The Atlas Performing Arts Center together with our Board and staff are deeply saddened by the death of George Floyd, and other victims targeted by racially motivated violence such as Breonna Taylor and Ahmaud Arbery. We unequivocally condemn racism. We grieve for the victims’ families and all those suffering. Our hearts are heavy. But where there is anger, fear, and frustration, there is also hope, and most importantly there is strength. We stand together with the Black Lives Matter Movement. The stems of social injustice brought on by systems of oppression such as racism have deep roots in our society. The propagation and embrace of white privilege have shaped our ways of being for centuries and is a hard reality to overcome – but we shall overcome.
At the Atlas Performing Arts Center we curate, produce, and present art that has impact. We support art that informs, educates, inspires, enlightens, and can even heal. The magic of art is that it can create a space for conversation. Through conversation, we can find understanding. Through understanding, we can find common ground. When we stand together, we can find peace. Art can make that happen. We here at the Atlas are steadfast in our resolve to use our art for the greater social good. Performances by our Resident Arts Partners, our annual Intersections Festival, and our City at Peace art and social justice youth development program all combine to make the Atlas a safe space for humanity, civility, education, and empowerment. But we can do more. We are listening to you and are committed to amplifying black voices and socially conscious art. If you wish to connect with us regarding our efforts to build inclusivity please don’t hesitate to contact us at firstname.lastname@example.org.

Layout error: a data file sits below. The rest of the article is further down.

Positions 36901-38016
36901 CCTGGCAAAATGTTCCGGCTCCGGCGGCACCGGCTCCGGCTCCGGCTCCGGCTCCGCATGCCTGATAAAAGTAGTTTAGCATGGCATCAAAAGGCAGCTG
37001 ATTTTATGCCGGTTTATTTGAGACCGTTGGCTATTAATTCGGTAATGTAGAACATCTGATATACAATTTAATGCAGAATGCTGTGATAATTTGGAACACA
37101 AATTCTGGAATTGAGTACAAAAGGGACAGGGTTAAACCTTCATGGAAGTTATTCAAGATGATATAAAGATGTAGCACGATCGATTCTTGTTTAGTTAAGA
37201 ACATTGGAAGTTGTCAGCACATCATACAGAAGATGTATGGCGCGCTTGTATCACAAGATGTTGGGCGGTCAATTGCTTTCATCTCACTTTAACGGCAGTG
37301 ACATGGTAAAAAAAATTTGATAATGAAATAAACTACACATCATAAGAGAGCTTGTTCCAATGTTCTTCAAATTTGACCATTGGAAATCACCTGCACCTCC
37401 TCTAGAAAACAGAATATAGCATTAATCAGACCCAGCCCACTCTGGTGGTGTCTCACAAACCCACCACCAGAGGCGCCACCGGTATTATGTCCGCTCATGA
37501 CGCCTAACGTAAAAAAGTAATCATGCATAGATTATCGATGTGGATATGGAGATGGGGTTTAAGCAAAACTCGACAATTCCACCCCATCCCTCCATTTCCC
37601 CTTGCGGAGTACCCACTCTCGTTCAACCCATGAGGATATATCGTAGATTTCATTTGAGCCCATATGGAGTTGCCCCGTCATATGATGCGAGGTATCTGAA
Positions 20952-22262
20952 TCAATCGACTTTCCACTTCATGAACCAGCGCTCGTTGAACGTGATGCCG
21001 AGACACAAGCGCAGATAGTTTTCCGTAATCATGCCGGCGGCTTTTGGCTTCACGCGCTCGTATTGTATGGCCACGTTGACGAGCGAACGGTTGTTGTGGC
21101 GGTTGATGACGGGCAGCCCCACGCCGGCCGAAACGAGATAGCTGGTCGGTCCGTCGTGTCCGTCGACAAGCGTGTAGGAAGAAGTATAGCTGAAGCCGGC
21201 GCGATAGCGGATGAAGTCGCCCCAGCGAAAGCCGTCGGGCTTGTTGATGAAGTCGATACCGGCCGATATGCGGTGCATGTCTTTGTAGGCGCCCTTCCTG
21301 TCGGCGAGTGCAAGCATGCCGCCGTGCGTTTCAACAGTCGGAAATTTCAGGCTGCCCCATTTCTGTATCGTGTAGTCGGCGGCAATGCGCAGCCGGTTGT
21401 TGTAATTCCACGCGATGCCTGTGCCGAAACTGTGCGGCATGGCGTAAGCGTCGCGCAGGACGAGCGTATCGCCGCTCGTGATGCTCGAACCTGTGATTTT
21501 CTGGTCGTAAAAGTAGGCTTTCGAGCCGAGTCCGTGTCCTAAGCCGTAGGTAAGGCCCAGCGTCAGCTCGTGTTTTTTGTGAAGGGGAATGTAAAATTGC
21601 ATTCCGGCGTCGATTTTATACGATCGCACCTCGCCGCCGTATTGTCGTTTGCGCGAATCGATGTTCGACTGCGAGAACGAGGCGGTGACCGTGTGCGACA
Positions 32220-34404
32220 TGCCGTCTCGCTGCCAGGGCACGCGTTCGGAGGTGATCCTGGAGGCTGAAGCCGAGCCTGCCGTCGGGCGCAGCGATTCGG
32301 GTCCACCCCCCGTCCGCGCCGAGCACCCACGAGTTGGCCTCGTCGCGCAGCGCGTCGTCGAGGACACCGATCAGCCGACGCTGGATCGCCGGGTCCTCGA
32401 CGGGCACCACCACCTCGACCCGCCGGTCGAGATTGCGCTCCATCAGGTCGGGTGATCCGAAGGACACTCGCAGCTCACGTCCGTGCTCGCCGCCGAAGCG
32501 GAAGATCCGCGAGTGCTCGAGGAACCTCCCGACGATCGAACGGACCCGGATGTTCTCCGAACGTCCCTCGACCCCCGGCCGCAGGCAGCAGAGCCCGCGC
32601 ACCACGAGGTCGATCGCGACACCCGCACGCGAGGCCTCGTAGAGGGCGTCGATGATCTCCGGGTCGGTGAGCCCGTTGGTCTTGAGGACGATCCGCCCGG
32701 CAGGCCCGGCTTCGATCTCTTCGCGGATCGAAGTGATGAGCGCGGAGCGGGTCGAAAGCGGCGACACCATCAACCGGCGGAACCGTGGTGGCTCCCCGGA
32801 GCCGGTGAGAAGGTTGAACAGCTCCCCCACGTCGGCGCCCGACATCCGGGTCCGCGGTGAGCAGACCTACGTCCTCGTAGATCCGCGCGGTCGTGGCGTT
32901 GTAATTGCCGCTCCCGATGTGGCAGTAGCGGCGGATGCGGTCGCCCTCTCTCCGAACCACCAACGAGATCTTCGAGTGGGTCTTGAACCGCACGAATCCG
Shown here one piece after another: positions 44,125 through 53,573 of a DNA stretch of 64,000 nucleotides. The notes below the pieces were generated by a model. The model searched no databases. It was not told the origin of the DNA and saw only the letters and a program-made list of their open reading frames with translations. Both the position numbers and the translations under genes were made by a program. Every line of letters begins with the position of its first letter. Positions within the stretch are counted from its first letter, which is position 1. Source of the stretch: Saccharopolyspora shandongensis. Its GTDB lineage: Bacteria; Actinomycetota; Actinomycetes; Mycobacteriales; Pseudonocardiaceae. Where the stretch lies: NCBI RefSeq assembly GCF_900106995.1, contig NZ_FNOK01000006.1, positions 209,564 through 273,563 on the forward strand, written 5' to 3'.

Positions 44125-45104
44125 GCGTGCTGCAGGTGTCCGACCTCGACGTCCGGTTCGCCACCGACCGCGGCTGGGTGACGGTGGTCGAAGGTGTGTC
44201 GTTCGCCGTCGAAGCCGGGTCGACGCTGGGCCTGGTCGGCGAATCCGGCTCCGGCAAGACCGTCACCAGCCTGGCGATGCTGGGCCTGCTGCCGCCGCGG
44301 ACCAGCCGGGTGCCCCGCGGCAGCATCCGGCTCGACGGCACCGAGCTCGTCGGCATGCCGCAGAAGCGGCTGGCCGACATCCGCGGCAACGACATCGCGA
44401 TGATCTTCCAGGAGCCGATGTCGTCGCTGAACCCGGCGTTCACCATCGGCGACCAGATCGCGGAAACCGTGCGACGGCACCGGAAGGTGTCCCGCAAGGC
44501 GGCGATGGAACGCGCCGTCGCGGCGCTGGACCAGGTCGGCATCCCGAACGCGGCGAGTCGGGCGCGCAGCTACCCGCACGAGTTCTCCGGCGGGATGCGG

Executive Director of the
Atlas Performing Arts Center
The DC Mayor’s Office and Murals DC selected the Atlas as one of 51 new mural sites as part of the DC Statehood initiative. Five local muralists, César Maxit, Dr.RickaMortis, Jah-One, Jay Hudson, and Lisa Marie Thalhammer, created eight unique murals representing motifs ranging from statehood, social justice, racial equity, love, LGBTQ awareness, harmony, community, D.C. history, and culture. For more information about artists and other MuralsDC51 locations visit muralsdcproject.com.